Another masterpiece of Praxiteles is Aphrodite. Bringing feminine beauty to perfection logically led to the image of a naked female nature. In the fifth century, in the era of high classics, it was not customary to depict naked women, but in Praxiteles this transition is natural: he feels the softness and warmth of modeling, skillfully used the play of chiaroscuro, "a magical symphony of white and black", in the words of the modern French sculptor Rodin. Praxiteles painted statues by rubbing special substances into them, thanks to which his works acquired a bodily matte shade. Aphrodite had an interesting backstory. Praxiteles carved it by order of the inhabitants of the island of Kos, but when he completed his work, the customers were very confused and asked to make Aphrodite dressed, and this statue was bought by the inhabitants of the island of Cnidus, why it is now called "Aphrodite of Cnidus". The statue became widely known, and for its sake pilgrims specially traveled to Cnidus. Praxiteles made the sculpture based on its specific location in the temple in the form of a wide arch, open only from two sides, so Aphrodite can be viewed only from the front or from behind - it is not designed for viewing from any point.

The second prominent sculptor of the late classics was Scopas, the complete opposite of Praxiteles. His dancing "Maenad" is a whole bundle of energy, an "embodied storm", in the words of contemporaries. Maenads - bacchantes in the Roman tradition - women who accompanied Dionysus and participated in his orgies. According to the description of ancient authors, the maenads were in the unharmed hands: in one - a torn kid, in the other - a knife, because initially, when performing the cult, the sacrificial animals of Dionysus were torn apart alive. The statue has not been preserved in the original, only small-sized copies-statuettes have reached. The maenad finally loses the already fragile balance in the art of Praxiteles and symbolizes the victory of the Dionysian principle in Scopas. The maenad looks like a tongue of flame, a curved bow, an unfolding spring - in it the sculptor captured a brief but very vivid moment that reflected the spontaneous impulse of a woman who had gone into a frenzy.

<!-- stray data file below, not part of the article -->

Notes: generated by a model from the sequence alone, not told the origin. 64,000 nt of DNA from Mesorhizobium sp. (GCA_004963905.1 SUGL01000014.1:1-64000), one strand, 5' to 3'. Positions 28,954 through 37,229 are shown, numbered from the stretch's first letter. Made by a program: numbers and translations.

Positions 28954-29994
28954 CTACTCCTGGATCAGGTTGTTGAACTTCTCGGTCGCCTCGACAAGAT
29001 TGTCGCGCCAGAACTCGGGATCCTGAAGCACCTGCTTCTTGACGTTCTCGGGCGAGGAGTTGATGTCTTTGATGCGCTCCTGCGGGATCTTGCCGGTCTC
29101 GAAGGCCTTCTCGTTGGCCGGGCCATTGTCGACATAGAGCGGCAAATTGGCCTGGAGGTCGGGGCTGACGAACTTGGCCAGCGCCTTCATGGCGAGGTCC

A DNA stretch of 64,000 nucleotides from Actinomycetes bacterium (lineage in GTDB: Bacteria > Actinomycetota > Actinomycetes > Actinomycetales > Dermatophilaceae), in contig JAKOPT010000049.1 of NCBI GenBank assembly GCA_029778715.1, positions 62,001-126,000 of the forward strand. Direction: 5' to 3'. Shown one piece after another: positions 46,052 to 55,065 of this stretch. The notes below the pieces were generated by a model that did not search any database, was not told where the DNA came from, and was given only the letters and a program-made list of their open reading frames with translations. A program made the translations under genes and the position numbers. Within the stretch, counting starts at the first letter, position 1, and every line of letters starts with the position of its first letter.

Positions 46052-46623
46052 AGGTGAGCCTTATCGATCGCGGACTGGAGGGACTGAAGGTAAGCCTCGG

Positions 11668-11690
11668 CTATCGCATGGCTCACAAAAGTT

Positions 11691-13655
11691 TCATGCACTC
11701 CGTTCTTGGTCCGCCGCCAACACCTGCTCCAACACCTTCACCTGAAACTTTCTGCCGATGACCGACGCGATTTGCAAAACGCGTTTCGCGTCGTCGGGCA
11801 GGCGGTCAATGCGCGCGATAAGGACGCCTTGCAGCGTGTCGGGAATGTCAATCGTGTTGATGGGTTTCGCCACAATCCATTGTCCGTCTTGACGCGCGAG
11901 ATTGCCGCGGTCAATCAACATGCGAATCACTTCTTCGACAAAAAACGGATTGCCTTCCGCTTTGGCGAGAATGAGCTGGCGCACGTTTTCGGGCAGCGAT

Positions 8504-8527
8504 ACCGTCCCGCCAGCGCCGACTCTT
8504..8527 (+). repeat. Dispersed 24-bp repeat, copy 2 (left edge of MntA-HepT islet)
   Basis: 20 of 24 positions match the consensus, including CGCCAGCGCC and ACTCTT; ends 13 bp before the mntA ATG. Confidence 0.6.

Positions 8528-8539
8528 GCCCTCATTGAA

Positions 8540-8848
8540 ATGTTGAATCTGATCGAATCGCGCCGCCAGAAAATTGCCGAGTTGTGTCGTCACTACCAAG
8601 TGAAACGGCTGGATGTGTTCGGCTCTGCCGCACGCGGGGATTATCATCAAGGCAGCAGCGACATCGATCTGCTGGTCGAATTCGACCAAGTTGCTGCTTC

Scopas decorated one of the seven wonders of the world - the tomb of the Lydian satrap Mausoleum, from which the word "mausoleum" originates. It has not been completely preserved, so it is still unknown exactly which reliefs on the tomb belong to Scopas and which do not.

The third major master of the late classics is Lysippus, who summed up the sculpture of Greece of the classical period. According to legend, Lysippus, after making another statue, put a gold coin in the piggy bank. At the end of his life, when the piggy bank was broken, there were fifteen hundred coins in it. Lysippus himself liked to say that he portrays people not as they are, but as they seem. Indeed, he had a striking optical rather than plastic perception of sculpture as art. The most famous statue of the sculptor, made of bronze, is "Apoxyomen", a young man who cleans dirt off himself with a scraper after competitions (before the competitions, the wrestlers were rubbed with oils and after the fight they became dirty). The young man is not as effeminate as Praxiteles - physically developed, but at the same time elegant. The sculpture emphasizes not physical power, but a noble combination of physical development and inner refinement. Perhaps this is not a generalized image, but a portrait of a specific person. Lysippus is a master of grasping the instantaneous action of a person, but not as eccentric as that of Scopas. In the Apoxyomen, this is achieved due to a small detail: the young man holds the scraper in his left hand, not in his right, which gives the statue a special movement. The Apoxyomen is designed for contemplation from all sides, since the statue is three-dimensional, unlike the works of Myron and to some extent Praxiteles, and from various points of observation represents something new. Lysippus, as it were, gives birth to the statue from the inside, whereas usually the statue is "freed" from the block of marble under the blows of the chisel. Perhaps this effect was achieved due to the material of the sculpture - bronze.

The new art is gradually preparing the transition to Hellenism, which will be marked by the loss of Greece's political, but not spiritual and not cultural independence. Greece will cease to exist as a sovereign state, but its spiritual influence will persist for a long time among the Mediterranean and some eastern states.